Active Directory Federation Services (AD FS) in combination with Azure Multi-Factor Authentication (MFA) Server work together when you install and configure the Azure MFA Adapter for AD FS.
Now, per Relying Party Trust (RPT) in Active Directory Federation Services (AD FS), you might want to force the use of a specific Azure Multi-Factor Authentication method.
The default checkboxes in the Global Authentication Policies and Authentication Policies per Relying Party Trust allow to enable and/or disable Multi-Factor Authentication as a requirement to log on on a per user basis, for the extranet and/or intranet and for managed and/or unmanaged devices. Now, for a lot of scenarios, these option are inadequate. Not to worry, because you can use the Edit claim rules… option from the AD FS Management Console (Microsoft.IdentityServer.msc) for a specific Relying Party Trust in the list.
The default way to do this, is to add the following line to the Claims Issuance Rule for the Relying Party Trust (RPT):
=> issue(Type = “http://schemas.microsoft.com/ws/2008/06/identity/claims/authenticationmethod”, Value = “http://schemas.microsoft.com/claims/multipleauthn”);
Now, this claim rule will trigger the use of Multi-Factor Authentication, but it doesn’t force the use of a specific Azure Multi-Factor Authentication method.
To achieve this, we need to use an additional claims issuance rule.
This is pretty simple, because Azure MFA Server and the Active Directory Federation Services (AD FS) Security Token Service (STS) add the method to a claimtype called authmethod.
When you look at the logging produces when you enable AD FS Auditing, you can clearly see the claimtypes floating by:
Now, in the example above, the last claimtype specifies the the Azure Multi-Factor Authentication method used.
The table below lists the claimtype in relationship with the Azure Multi-Factor Authentication method used, based on AD FS on Windows Server 2012 R2 (AD FS 3.0) and Azure Multi-Factor Authentication Server version 22.214.171.124:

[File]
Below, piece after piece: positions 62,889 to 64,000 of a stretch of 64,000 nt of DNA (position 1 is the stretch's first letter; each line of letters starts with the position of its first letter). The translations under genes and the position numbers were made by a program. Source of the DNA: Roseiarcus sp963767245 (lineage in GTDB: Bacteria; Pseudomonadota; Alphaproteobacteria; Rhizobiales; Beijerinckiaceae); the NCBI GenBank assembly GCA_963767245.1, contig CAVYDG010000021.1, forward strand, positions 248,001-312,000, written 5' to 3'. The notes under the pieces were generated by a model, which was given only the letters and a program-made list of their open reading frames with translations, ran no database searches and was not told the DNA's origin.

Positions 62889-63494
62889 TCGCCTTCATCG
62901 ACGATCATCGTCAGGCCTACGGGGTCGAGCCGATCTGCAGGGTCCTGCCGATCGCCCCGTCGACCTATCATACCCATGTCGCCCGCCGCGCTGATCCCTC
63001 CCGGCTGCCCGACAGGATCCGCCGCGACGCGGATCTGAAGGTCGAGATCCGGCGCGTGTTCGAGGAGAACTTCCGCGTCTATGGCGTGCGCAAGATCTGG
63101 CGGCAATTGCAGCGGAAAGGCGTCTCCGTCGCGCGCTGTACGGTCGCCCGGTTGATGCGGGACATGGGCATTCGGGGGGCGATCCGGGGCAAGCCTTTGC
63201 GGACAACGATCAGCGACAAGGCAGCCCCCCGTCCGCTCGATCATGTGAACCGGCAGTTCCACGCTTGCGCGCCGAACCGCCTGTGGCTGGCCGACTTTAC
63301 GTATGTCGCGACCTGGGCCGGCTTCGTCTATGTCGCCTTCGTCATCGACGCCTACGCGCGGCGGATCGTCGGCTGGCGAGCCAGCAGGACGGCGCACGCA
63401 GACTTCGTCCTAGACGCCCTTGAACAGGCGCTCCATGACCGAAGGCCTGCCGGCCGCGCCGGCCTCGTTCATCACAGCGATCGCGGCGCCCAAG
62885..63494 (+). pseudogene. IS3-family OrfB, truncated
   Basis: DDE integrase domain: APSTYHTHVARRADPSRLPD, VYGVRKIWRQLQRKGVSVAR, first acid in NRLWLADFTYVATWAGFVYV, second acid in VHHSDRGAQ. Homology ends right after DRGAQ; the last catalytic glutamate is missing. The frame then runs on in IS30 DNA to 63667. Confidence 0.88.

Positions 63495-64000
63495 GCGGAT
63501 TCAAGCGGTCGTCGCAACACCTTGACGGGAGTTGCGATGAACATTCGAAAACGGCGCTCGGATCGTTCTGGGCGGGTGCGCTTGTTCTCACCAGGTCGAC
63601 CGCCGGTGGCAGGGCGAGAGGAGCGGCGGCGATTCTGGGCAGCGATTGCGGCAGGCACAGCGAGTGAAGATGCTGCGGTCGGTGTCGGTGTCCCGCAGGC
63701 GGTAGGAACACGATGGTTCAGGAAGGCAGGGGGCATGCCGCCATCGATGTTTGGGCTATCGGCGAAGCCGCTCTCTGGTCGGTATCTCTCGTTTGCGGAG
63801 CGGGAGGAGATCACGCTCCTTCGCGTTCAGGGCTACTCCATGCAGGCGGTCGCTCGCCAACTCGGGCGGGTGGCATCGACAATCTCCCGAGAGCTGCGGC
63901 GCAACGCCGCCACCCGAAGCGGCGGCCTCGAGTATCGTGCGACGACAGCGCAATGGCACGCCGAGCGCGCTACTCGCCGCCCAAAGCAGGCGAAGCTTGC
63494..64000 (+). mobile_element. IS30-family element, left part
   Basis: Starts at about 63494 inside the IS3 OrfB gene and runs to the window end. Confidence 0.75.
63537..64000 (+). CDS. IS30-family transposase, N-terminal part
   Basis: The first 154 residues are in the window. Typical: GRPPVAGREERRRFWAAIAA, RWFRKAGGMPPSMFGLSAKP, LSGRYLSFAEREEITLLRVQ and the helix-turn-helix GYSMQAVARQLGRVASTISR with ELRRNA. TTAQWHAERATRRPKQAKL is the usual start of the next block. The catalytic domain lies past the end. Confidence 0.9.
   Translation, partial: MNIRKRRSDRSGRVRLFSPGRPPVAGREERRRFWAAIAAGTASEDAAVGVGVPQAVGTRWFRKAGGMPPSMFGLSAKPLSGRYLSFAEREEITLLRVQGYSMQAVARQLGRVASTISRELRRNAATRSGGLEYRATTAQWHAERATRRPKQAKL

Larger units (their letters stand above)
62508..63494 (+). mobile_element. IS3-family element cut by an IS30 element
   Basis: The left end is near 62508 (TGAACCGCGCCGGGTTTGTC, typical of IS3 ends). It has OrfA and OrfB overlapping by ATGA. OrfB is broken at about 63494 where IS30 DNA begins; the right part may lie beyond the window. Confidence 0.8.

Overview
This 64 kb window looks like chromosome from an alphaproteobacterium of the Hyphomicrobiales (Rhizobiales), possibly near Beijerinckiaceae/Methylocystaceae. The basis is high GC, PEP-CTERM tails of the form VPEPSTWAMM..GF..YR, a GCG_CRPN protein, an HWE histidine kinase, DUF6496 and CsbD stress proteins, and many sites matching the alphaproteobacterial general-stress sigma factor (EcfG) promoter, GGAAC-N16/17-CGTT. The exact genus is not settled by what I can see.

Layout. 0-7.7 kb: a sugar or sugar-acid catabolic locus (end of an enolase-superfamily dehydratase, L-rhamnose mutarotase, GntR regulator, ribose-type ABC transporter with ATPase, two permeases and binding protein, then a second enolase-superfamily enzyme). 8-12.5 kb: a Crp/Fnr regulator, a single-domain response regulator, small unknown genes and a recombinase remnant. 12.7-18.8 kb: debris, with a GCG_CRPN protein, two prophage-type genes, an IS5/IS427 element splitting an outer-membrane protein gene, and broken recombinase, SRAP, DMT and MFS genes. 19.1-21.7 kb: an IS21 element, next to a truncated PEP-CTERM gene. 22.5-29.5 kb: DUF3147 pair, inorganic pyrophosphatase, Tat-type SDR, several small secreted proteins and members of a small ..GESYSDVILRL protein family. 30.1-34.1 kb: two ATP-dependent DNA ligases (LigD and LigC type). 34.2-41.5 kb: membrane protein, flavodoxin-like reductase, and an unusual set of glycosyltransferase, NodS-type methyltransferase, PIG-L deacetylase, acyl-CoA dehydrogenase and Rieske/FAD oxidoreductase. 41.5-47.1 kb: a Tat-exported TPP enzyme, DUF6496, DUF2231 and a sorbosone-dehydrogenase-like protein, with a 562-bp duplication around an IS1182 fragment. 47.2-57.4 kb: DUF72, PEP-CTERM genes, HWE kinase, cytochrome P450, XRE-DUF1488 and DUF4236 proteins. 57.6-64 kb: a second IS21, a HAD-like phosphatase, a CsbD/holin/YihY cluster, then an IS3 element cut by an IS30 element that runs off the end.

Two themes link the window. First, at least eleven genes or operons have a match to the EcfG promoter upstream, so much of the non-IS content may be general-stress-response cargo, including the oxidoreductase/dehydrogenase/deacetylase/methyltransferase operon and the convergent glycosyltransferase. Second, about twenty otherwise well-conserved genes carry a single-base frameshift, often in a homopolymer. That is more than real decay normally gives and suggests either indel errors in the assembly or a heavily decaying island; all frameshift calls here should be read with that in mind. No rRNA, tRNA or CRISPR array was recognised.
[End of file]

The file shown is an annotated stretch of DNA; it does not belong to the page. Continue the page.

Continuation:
Let’s look at each of these a little deeper:
- http://schemas.microsoft.com/ws/2012/12/authmethod/phoneconfirmation indicates the use of the Standard Phone call.
- http://schemas.microsoft.com/ws/2012/12/authmethod/voicebiometric indicates that Phone call was successful with a PIN returned.
- http://schemas.microsoft.com/ws/2012/12/authmethod/smsreply signals the use of the Two-Way OTP used within the Text message method, whereas http://schemas.microsoft.com/ws/2012/12/authmethod/smsotp indicates One-Way OTP within the Text message method.
- http://schemas.microsoft.com/ws/2012/12/authmethod/phoneappnotification is a result of pressing Verify in the Azure Authenticator Mobile App.
- http://schemas.microsoft.com/ws/2012/12/authmethod/otp is the latest addition to the methods offered by Azure Multi-Factor Authentication Server. It indicates the use of an OATH-compatible token.
- http://schemas.microsoft.com/ws/2012/12/authmethod/kba is one that you won’t find often, since it’s the claim issued when you log in using the security answers. By default, this is a fall-back method to log onto the User Portal, only.
Forcing a method
Now all we need to do, to force the use of the phone call as the specific Azure Multi-Factor Authentication method for a Relying Party Trust in AD FS, is to edit the above Claims Issuance rule to look like this:
=> issue(Type = “http://schemas.microsoft.com/ws/2008/06/identity/claims/authenticationmethod”, Value = “http://schemas.microsoft.com/ws/2012/12/authmethod/otp”);
Now, this approach leads to a couple of interesting observations:
- The Active Directory Federation Services (AD FS) Extensible Authentication Framework (EAF) feature, that the Azure MFA Adapter uses, does not offer the ability to force a specific authentication method. When you don’t use the method specified, you get prompted for multi-factor authentication again and again. To this purpose, enable the Prompt for user method feature.
- When a user does not have the appropriate method configured, redirect him/her to the MFA Server User Portal to configure it.
Azure MFA Server 126.96.36.199 Release Notes
Choosing the right Azure MFA authentication methods
Azure Multi-Factor Authentication Server version 188.8.131.52 for your convenience
Azure Multi-Factor Authentication Server version 184.108.40.206 is here
Azure Multi-Factor Authentication Server reaches version 220.127.116.11
Prompting colleagues for their Multi-Factor Authentication method in AD FS